Back in the day when movie-going audiences were losing their collective minds because Robin Williams was not only taking on dramatic roles, but absolutely nailing them, he was in a movie called Dead Again. The film, featuring Kenneth Branagh and Emma Thompson when they were one of Hollywood’s power couples, is a whodunit thriller that leans heavily into the ideas of karma and reincarnation.
Williams plays Cozy Carlisle, a former psychiatrist who lost his license for some pretty sketchy behaviour and now works in a grocery store. Mike Church (Branagh) is a detective who, after meeting Carlisle on another case, comes back for his advice when he is asked to help Grace (Thompson), a woman suffering from amnesia.
Without giving away any surprises – because this movie is twistier than the Splügen Pass – at one point, Carlisle informs Church that:
Karmically, self defense is very cool.
I remember this line getting a full-on laugh from the audience when I saw the movie in the theatre. Hell, I laughed, mainly because, while in reality karma is a much more complex concept, for most people it means something along the lines of, “Be good, or bad things will happen to you.” And the idea of self defense just doesn’t quite seem to jive with that notion.
Over the years, the significance of this quote for me has shifted a bit. See, my job for a couple of centuries has been to get credit for defective merchandise. You know when you buy something, and it doesn’t work right, and you return it and get your money back? Well, the stuff you return comes to me, who repeats that process on a corporate level.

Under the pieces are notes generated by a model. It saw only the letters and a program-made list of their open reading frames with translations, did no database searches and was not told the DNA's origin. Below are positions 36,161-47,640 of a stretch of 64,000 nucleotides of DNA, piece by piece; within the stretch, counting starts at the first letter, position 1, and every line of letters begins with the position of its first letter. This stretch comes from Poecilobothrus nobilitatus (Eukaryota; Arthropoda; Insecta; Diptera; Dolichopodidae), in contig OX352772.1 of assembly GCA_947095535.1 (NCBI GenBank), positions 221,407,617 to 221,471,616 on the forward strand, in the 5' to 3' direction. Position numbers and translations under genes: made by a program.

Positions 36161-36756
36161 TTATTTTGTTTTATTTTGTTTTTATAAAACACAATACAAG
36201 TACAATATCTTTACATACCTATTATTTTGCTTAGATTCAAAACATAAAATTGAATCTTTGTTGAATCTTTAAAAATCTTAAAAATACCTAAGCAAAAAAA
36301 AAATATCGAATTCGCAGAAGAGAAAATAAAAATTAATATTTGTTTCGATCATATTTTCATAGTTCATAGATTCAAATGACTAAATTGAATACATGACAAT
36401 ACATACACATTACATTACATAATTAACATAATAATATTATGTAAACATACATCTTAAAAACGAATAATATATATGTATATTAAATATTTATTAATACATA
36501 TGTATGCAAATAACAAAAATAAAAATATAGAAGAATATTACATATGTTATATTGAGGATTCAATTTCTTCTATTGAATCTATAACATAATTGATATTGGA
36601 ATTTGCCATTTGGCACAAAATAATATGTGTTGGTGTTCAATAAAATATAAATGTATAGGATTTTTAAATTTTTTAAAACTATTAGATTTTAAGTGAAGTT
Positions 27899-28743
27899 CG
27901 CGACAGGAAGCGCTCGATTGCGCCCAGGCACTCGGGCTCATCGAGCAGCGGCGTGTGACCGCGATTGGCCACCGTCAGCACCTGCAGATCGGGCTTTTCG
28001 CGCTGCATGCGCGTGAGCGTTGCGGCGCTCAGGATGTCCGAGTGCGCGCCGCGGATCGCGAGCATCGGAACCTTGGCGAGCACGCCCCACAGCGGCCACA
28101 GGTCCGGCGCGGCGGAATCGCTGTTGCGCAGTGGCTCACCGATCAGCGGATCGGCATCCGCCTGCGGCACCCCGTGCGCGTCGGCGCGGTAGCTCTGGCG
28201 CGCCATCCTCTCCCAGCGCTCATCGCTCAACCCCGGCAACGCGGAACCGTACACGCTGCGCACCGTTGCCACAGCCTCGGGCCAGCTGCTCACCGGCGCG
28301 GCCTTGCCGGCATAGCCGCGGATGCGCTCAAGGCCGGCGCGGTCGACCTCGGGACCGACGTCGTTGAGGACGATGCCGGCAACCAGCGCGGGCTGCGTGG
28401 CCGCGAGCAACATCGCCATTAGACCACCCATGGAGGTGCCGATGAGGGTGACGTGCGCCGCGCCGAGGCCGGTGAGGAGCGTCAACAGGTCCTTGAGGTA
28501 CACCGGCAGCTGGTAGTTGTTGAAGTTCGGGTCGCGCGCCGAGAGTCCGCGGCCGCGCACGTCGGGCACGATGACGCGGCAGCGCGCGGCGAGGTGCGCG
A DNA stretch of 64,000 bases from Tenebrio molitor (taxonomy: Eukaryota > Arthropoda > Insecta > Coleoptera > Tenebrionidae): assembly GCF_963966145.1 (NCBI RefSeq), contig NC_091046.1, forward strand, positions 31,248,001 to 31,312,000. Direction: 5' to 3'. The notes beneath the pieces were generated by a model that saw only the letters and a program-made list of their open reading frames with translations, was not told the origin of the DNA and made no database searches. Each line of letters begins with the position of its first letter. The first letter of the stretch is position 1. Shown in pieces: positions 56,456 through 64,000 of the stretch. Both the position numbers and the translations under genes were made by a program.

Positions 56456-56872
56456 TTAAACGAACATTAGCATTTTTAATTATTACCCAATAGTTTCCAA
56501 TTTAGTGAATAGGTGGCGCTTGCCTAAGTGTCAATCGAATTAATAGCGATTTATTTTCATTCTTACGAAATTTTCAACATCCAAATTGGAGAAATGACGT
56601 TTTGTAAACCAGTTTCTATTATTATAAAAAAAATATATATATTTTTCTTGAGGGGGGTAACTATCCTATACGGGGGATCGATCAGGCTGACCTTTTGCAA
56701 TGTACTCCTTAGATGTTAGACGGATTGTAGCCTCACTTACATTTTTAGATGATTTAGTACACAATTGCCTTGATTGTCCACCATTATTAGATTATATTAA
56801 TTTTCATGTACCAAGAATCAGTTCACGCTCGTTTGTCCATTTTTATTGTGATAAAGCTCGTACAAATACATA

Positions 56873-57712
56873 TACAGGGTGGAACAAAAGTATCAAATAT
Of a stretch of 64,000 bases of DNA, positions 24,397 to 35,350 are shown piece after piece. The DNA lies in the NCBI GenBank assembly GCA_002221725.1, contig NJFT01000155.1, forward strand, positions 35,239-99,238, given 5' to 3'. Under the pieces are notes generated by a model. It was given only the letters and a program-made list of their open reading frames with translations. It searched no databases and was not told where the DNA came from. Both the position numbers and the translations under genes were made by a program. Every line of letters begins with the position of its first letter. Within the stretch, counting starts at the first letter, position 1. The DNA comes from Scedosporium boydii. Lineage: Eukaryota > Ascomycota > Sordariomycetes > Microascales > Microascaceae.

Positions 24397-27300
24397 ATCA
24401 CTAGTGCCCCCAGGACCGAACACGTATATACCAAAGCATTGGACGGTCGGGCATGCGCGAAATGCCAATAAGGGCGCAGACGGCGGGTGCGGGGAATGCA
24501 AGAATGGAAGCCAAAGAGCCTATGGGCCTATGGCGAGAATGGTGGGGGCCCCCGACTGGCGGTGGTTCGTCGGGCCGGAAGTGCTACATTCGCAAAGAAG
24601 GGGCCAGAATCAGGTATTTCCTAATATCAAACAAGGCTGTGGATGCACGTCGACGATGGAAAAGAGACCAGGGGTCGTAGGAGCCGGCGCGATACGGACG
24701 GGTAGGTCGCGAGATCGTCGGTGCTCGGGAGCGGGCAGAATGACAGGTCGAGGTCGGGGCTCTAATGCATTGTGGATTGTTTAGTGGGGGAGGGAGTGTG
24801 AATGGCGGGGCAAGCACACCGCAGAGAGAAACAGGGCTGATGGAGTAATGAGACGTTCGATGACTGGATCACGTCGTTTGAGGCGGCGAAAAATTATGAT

And I manage to buy more defective shit than any ten of my friends combined.
Everything from CDs with the wrong music recorded onto them, to improperly milled furniture that falls apart when you use it, to a brand new car that spent more of the first two months I owned it in the shop than in my driveway – if I buy it, chances are it’ll be fucked up.
This has led to a lot of jokes with friends who find my bad luck understandably hilarious. Good brings good, after all, and bad brings bad. Therefore, defective must bring defective. From them asking me to please not buy them anything because they’re afraid of what might go wrong, to me asking them to buy things on my behalf as a way of circumventing a system that seems to be stacked against me and I’ll slip them the money under the table, to my claim that I’m a minimalist because if it’s all going to be broken why buy it in the first place – we get an awful lot of entertainment out of a silly notion and our equally silly ways of combating it.
I guess that makes karmic self defense cool in more ways than one.
To see previous posts in my Quote series, click here.